Tuesday, August 3, 2010

Gering and Scottsbluff, Nebraska

After one night in Dodge City, Kansas, we headed almost due north to North Platte, Nebraska.  Just before we arrived in North Platte, Brooks and Dunn's 18-wheeler truck passed us.  I wasn't too quick with the camera, but it's the red truck -- on the back, it said "Brooks and Dunn The Last Rodeo."  We later learned it was on its way to Cheyenne, Wyoming, for Frontier Days.

We had reservations at the Holiday Trav-L-Park in North Platte.  Knowing we needed to have the oil changed in our Motorhome, we saw a place behind the Flying J not far from the park.  I called them and they said to bring it in the next morning -- which was Saturday -- and to bring our own oil and oil filter.  So we went to Wal-Mart to purchase what we needed.  Our plan was to be there when they opened at eight o'clock.  

The park gave us a 10% discount card for dinner at the Whiskey Creek Grill.  My steak was tough, but Alan said his was good.  We returned to the Motorhome and vegetated the rest of the night.  We didn't even take a picture of the park -- what was wrong with us??   I can tell you it was a nice, quiet park -- altho it was just off I-80.  However, for pictures and more info on the Holiday Trav-L-Park, check out www.holidayparkne.com.

The next morning, July 24,  we were off to have the oil changed -- albeit at nine o'clock instead of eight.  When we arrived, we were told it would be an hour-and-a-half wait -- OH WELL.  We waited -- by eleven o'clock, we were back on the road.  Our destination was Gering, Nebraska.   Our friends, Paul and Margery, were already there and we were excited we were going to spend some time with them.   

Again, the terrain was much the same --a lot of wide-open spaces.

We couldn't help but notice the hay -- it was golden in color -- alfalfa we believe.  Nebraska alfalfa producers annually harvest approximately five million tons of alfalfa hay on 1.5 million acres.  WOW, that's a lot of hay.


We also drove through the small town of Dalton -- again, not too quick with the camera, but Dalton...this is for you... Dalton, Nebraska -- that's what it said on the red water tank.

And did you notice the bank said 78 degrees -- in the middle of the afternoon -- WOO-HOO!!
It's a loonngg road with more corn from I-80 to Gering.

As we approached Gering, we saw the bluffs in the distance.  It definitely was a change in the terrain.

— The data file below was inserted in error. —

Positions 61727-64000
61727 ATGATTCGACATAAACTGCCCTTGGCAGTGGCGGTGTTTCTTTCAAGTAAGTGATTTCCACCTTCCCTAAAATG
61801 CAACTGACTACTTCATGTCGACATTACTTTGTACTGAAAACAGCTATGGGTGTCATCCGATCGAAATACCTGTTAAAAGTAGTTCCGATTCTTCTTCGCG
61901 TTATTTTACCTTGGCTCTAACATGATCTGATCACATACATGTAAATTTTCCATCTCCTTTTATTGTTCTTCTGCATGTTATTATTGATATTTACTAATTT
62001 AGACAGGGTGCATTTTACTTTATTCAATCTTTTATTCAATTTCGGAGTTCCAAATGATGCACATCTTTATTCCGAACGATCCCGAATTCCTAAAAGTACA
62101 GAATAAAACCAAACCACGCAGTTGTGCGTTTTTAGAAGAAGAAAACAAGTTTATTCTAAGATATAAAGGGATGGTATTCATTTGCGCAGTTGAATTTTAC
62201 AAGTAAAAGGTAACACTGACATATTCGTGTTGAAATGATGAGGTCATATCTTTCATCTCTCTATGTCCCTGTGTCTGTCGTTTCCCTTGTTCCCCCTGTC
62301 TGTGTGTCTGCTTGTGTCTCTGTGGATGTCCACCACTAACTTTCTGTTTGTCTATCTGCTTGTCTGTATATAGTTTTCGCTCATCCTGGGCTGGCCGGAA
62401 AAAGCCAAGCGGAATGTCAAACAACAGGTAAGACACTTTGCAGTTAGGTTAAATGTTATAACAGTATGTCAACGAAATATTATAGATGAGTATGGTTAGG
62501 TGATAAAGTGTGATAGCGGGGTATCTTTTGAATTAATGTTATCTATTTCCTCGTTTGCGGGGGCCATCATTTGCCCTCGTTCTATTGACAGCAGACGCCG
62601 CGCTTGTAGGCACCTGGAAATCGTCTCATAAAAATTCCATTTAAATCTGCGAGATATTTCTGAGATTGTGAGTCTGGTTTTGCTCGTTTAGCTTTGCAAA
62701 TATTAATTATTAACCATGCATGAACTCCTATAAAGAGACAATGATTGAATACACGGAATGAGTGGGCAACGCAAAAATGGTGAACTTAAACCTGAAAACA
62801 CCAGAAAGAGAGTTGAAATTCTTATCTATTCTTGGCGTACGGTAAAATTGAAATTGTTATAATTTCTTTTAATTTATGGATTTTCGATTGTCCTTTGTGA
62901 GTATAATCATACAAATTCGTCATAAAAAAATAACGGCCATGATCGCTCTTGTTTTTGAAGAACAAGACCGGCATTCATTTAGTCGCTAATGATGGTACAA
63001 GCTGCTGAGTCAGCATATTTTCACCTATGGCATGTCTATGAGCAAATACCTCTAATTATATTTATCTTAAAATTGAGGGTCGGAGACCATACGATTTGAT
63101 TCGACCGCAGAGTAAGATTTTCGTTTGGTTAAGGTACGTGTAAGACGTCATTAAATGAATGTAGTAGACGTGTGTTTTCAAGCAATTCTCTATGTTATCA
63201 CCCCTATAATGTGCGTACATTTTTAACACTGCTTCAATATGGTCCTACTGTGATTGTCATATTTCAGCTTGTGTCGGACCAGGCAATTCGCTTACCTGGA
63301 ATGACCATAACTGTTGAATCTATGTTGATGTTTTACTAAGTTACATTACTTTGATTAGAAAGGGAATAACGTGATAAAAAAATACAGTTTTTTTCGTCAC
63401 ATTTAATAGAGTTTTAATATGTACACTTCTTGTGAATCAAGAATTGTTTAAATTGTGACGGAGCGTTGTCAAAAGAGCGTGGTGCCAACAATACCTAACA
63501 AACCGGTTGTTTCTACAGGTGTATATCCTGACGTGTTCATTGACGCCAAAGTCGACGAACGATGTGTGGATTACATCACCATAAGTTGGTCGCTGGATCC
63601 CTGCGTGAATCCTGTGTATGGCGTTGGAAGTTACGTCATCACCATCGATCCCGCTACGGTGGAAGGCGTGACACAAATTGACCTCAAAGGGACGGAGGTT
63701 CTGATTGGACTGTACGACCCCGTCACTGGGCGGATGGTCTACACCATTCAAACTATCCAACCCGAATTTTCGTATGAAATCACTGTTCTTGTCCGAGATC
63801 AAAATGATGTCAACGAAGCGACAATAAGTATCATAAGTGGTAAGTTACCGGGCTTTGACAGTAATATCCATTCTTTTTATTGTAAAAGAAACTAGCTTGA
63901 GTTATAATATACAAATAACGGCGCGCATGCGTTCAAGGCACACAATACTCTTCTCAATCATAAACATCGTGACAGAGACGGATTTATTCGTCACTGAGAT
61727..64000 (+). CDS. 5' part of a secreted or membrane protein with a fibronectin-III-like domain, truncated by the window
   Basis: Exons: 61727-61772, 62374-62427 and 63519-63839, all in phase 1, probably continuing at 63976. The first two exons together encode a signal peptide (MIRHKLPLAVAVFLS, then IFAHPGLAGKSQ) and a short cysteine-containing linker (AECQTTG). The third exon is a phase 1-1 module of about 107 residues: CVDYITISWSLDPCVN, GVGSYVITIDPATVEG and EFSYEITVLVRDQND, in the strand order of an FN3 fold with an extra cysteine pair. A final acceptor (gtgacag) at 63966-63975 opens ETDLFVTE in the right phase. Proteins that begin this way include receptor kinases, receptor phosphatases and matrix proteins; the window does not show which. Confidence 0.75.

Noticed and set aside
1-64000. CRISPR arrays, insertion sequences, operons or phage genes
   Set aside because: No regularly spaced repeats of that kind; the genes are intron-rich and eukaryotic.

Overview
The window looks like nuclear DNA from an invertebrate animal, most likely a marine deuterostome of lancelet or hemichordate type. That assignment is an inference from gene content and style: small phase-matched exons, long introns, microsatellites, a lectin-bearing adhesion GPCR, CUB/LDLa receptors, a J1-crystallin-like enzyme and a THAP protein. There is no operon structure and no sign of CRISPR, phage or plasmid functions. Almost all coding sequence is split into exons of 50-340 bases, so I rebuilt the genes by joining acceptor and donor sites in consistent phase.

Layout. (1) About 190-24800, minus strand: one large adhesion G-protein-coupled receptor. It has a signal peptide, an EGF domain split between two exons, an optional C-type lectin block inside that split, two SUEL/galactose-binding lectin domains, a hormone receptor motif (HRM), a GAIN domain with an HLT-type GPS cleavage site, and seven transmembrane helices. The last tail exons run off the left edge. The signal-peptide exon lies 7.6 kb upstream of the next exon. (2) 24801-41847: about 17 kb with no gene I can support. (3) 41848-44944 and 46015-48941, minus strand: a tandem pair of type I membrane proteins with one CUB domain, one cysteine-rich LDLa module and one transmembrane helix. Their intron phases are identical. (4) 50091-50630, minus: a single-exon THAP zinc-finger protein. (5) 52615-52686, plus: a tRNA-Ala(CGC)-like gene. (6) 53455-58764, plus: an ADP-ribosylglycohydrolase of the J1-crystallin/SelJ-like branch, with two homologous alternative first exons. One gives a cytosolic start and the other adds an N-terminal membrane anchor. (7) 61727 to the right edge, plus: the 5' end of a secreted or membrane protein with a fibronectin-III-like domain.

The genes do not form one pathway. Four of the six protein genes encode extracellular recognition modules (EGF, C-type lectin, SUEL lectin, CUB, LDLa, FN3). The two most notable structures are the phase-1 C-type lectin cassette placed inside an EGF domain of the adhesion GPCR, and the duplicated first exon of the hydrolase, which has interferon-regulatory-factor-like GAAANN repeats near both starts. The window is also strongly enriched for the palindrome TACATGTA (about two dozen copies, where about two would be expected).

And a couple of trains loaded with coal passed us.

We have since learned that the State of Wyoming is the nation's largest coal producer,  with over 400 million tons of low sulphur coal  produced each year.  The coal is shipped to at least 37 states to produce electricity.  The coal is shipped by trains, which explains why there are so many train tracks in this area.  The typical coal train is 100 to 110 cars and each car holds 100 tons of coal, which only lasts 20 minutes in fueling a power plant.  Over 80 trains leave Wyoming each day with coal.

We finally arrived at our destination for a week --  Robidoux RV Park in Gering, Nebraska.

Robidoux RV Park is a well-maintained, city-owned park.  In fact, this park is one of our favorites -- clean, quiet and reasonable -- $22 a night for full hook-ups, which included a $2 discount with Good Sam's membership.  And if you stay for a week, there is more of a discount.  All sites were concrete with patio and picnic table.  We cannot take credit for finding this park -- our friends, Paul and Margery found it.  Alan had to back in to site 27 and did it perfectly the first time, except he had to pull forward a little so the slide would clear the electric box.  We would stay at this park again in a heartbeat.

Lots of green grass that was watered and mowed frequently.

Gering, Nebraska, is a city in Scotts Bluff County and was founded in 1887.  The city of Scottsbluff was founded across the North Platte River from the bluff in 1900.  Separated only by the river, the two cities have since grown together and now form the seventh largest urban area in Nebraska. Gering and Scottsbluff are centrally located between the Colorado Front Range, Yellowstone National Park and Mt. Rushmore.

I learned something new about RVing and traveling.  Margery told us that when you travel to meet someone, whoever is there waiting is responsible for dinner that night.  So, they had us over for steak on the grill, baked potato, salad and ice tea and boy was it good.  I learned a new way for baking a potato -- spray it first with cooking spray (preferably olive oil) and sprinkle it with coarse Kosher salt -- YUM.   And Paul -- he knows how to grill a mouth-watering steak.  We never did eat the sherbert they had for dessert -- we were too full:( 
On Monday morning, the four of us set out to explore Scotts Bluff, standing tall behind the visitors center.

Scotts Bluff towers 800 feet above the North Platte River and has been a natural landmark for many people, serving as a path marker for those on the Oregon, California, Mormon and Pony Express Trails.  Scotts Bluff preserves 3,000 acres of unusual land formations which rise over the otherwise flat prairie land below.

Scotts Bluff was first seen by the Sioux Indian tribe who used the bluff to chase and hunt buffalo.  In  1828, a group of fur traders from St. Louis were traveling along the North Platte River when one of the men, Hiram Scott, either caught a dreadful disease or was wounded -- different stories depending on  what you read.    Anyway, he was abandoned into the wild of western Nebraska to die.  He made it to the bluff where he in fact died.  The fur traders  later found his body and gave the bluff the name Scotts Bluff.

From the visitor center, we walked the trail through Mitchell Pass where pioneers once trod. Emigrants heading West encountered the bluffs after a six to eight-week trek across the flat grasslands.  Through the 1840s, deep ravines near here forced early wagon trains to bypass this area, but in 1851, a wagon route was opened.  For more than a decade, pioneers drove their teams and wagons through Mitchell Pass.

Sentinal Rock was on the left of the Pass. 

And Eagle Rock was on the right

Along the trail, we met a pioneer with his covered wagon.